19. A device, comprising:
means for establishing a wireless connection with one or more other devices;
means for displaying an item on the device;
means for receiving an input gesture on the device, where the input gesture indicates a direction;
means for determining a geographic direction, from the device, associated with the input gesture;
means for identifying one of the other devices in the geographic direction; and
means for sending a copy of the item on the display to the one of the one or more devices in the geographic direction.
20. The device of claim 21, further comprising:
means for associating the input gesture with the item.
Description
BACKGROUND

Mobile devices (e.g., cell phones, personal digital assistants (PDAs), etc.) may support peer-to-peer file sharing which can allow for a convenient exchange of information between users of the mobile devices. Existing peer-to-peer exchanges may require a sending user to identify a recipient by expressly entering or selecting an indicator (e.g., name, unique ID number, etc.) of the recipient device before sending an item.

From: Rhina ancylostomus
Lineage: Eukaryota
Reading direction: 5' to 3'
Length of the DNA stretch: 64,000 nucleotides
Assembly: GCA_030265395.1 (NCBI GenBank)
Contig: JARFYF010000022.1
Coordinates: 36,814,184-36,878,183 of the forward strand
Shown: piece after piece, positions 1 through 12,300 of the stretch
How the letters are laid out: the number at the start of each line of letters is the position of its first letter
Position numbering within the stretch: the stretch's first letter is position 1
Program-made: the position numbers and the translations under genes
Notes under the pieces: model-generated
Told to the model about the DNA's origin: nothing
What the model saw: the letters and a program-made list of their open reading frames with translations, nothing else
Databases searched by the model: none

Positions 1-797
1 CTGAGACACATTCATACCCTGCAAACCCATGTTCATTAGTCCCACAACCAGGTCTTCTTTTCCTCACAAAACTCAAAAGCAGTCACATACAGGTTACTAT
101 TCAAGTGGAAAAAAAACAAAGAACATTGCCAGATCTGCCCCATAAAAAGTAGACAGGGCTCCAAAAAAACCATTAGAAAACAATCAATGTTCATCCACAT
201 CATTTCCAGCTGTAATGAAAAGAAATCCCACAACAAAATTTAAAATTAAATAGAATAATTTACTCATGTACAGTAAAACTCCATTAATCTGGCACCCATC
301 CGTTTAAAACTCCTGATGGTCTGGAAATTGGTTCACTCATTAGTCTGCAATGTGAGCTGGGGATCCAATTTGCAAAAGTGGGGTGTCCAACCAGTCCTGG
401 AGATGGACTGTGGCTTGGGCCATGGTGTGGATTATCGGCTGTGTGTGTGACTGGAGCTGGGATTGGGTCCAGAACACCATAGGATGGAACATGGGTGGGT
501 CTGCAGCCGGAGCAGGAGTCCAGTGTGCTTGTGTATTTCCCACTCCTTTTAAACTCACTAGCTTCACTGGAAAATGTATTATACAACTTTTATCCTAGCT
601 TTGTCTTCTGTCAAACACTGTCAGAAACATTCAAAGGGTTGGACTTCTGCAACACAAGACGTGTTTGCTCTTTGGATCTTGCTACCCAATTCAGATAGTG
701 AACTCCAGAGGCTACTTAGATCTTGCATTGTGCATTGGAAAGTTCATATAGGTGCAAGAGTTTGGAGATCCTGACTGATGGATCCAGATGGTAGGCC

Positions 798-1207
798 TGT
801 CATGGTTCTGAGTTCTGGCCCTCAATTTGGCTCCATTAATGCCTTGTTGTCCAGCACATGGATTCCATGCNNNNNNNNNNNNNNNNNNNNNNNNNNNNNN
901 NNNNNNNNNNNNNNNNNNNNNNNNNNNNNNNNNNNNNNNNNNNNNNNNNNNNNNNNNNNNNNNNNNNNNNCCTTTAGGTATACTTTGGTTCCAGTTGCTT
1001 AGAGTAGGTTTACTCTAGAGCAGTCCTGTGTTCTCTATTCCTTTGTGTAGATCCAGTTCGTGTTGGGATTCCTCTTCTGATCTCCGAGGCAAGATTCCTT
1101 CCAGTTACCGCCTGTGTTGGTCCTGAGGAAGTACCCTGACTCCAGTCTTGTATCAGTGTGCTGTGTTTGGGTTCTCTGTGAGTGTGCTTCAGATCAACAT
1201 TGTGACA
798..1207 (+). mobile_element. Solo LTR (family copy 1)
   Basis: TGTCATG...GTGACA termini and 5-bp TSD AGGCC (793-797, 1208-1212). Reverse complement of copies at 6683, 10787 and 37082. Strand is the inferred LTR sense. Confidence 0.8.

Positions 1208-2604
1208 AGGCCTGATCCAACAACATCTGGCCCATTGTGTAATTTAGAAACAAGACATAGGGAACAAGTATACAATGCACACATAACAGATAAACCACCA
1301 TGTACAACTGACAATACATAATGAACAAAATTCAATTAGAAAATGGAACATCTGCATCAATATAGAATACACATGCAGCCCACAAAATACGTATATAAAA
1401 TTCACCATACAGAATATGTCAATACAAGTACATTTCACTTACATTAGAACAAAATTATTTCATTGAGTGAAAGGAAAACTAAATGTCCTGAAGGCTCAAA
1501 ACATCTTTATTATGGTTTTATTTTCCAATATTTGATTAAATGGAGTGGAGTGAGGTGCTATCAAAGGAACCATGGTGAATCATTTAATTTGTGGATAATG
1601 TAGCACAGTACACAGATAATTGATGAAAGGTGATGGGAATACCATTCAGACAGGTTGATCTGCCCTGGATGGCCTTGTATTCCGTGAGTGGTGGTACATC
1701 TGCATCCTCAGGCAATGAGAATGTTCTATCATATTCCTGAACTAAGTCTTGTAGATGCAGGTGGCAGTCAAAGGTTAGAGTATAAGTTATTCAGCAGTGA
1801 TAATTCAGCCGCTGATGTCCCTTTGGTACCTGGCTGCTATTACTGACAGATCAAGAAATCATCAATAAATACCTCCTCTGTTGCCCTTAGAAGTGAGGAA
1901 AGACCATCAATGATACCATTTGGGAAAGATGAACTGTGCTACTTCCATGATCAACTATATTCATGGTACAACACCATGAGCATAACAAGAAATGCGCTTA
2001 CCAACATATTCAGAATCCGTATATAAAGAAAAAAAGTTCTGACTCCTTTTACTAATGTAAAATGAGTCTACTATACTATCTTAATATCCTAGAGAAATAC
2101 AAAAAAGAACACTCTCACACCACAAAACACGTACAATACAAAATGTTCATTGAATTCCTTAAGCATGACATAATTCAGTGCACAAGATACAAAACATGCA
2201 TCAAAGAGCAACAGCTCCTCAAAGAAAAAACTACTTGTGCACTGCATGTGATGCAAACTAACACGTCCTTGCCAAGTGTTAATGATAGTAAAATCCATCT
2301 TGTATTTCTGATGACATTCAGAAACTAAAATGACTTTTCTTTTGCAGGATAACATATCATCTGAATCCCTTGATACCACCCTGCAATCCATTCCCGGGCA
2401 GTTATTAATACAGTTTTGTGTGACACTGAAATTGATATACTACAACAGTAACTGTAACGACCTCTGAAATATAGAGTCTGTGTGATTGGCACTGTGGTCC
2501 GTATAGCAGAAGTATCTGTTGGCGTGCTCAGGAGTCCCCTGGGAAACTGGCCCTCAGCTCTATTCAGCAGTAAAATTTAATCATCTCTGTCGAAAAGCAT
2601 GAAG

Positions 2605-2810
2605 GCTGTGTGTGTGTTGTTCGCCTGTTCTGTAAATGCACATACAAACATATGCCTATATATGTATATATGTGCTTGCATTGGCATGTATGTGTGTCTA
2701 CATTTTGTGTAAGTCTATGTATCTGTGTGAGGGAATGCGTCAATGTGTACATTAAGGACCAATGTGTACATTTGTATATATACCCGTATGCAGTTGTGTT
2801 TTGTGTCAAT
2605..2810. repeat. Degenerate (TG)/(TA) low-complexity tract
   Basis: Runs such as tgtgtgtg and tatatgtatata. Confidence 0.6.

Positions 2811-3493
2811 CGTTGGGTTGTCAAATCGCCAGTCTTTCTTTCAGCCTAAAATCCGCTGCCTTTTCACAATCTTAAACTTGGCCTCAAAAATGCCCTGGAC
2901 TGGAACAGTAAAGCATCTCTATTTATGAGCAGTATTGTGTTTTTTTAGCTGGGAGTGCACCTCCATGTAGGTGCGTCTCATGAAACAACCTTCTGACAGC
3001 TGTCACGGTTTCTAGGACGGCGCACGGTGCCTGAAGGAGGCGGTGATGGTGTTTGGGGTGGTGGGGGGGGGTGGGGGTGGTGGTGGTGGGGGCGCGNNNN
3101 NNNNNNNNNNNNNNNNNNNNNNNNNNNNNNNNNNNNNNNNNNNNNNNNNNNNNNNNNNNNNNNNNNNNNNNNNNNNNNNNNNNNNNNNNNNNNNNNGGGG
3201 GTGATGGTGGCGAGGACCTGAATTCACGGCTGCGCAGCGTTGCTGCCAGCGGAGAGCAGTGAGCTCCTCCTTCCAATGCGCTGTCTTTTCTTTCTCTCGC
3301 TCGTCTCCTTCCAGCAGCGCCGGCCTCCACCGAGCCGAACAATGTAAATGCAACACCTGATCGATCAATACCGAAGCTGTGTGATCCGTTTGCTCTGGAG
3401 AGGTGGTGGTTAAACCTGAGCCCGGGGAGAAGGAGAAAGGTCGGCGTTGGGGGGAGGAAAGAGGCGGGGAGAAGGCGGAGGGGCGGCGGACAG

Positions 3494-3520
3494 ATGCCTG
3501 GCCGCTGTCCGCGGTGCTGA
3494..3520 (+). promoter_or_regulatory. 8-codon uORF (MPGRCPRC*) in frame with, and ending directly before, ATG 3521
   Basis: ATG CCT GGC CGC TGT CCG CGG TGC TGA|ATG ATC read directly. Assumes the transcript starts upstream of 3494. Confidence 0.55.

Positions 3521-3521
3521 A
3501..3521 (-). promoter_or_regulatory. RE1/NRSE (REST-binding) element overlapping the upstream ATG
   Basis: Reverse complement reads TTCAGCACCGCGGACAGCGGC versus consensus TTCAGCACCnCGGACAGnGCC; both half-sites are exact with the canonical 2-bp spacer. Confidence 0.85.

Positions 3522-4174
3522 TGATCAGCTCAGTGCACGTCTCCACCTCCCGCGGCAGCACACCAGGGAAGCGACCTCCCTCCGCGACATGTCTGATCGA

BRIEF DESCRIPTION OF THE DRAWINGS

FIGS. 1A and 1B are diagrams illustrating exemplary implementations of the concepts described herein;

FIG. 2 depicts a diagram of an exemplary device in which systems and/or methods described herein may be implemented;

FIG. 3 depicts a diagram of exemplary components of the device illustrated in FIG. 2;

FIG. 4 depicts a diagram of exemplary functional components of the device illustrated in FIG. 2;

FIG. 5 depicts a diagram of an exemplary network environment in which systems and methods described herein may be implemented;